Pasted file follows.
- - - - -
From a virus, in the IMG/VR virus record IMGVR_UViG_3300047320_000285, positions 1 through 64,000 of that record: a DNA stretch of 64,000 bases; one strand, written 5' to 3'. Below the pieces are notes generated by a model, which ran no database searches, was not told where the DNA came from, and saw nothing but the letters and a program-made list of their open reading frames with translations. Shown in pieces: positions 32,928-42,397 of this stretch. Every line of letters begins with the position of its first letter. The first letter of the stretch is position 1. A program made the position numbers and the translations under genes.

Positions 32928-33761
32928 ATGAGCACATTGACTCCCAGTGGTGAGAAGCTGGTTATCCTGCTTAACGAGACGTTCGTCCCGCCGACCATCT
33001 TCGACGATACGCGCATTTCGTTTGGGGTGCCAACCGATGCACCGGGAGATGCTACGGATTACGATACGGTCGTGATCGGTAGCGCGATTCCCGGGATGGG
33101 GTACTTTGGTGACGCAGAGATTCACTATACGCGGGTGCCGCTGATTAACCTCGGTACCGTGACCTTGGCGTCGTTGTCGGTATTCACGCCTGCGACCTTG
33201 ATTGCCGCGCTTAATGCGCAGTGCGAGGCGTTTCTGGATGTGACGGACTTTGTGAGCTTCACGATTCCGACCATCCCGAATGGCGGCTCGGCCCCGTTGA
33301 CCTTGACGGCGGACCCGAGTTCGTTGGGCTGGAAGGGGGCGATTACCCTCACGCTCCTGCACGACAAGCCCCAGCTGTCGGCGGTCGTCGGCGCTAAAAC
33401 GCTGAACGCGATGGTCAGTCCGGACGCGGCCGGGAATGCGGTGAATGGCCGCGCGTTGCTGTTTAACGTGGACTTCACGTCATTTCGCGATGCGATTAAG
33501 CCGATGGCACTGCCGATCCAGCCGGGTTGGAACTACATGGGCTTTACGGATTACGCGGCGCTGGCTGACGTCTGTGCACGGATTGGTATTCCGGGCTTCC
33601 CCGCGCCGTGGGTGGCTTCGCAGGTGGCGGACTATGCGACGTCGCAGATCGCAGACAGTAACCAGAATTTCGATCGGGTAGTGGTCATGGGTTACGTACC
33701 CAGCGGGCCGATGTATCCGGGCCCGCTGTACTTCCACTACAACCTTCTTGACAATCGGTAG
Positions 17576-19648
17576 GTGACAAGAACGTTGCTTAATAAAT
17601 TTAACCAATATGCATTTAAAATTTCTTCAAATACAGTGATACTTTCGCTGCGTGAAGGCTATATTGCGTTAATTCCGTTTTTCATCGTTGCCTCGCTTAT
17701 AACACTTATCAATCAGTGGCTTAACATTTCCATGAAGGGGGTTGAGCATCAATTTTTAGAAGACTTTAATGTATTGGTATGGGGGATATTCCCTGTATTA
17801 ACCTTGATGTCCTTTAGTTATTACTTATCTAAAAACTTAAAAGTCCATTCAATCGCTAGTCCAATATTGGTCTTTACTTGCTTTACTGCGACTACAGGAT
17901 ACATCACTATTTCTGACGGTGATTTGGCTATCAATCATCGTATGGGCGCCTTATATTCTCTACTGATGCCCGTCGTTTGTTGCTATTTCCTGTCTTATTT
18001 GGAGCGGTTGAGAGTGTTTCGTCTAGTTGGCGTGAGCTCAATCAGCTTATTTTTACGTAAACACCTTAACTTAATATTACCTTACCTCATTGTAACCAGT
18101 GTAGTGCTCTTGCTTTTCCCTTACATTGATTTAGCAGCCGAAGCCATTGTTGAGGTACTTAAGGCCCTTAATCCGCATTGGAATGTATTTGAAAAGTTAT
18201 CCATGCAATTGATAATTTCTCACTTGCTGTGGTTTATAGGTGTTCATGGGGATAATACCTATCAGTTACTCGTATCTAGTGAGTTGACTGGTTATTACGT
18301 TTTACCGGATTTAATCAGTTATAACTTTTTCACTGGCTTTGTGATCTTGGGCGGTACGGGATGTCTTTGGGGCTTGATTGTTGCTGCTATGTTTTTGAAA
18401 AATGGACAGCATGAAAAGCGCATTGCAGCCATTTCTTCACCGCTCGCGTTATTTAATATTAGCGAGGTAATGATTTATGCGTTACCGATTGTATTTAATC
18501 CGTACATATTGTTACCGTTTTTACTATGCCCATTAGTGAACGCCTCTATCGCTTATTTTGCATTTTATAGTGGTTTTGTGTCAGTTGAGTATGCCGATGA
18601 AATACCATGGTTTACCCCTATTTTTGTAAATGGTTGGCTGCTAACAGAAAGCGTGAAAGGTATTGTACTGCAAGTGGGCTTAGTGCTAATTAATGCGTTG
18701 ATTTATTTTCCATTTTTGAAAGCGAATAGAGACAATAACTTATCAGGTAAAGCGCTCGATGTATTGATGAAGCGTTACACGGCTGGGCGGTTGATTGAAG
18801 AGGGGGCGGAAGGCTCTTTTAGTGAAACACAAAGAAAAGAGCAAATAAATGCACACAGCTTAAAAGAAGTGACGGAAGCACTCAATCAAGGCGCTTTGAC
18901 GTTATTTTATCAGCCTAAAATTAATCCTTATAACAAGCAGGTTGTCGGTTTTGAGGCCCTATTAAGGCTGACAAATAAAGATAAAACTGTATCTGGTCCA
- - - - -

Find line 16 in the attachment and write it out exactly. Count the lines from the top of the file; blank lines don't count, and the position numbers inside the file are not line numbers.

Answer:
17801 ACCTTGATGTCCTTTAGTTATTACTTATCTAAAAACTTAAAAGTCCATTCAATCGCTAGTCCAATATTGGTCTTTACTTGCTTTACTGCGACTACAGGAT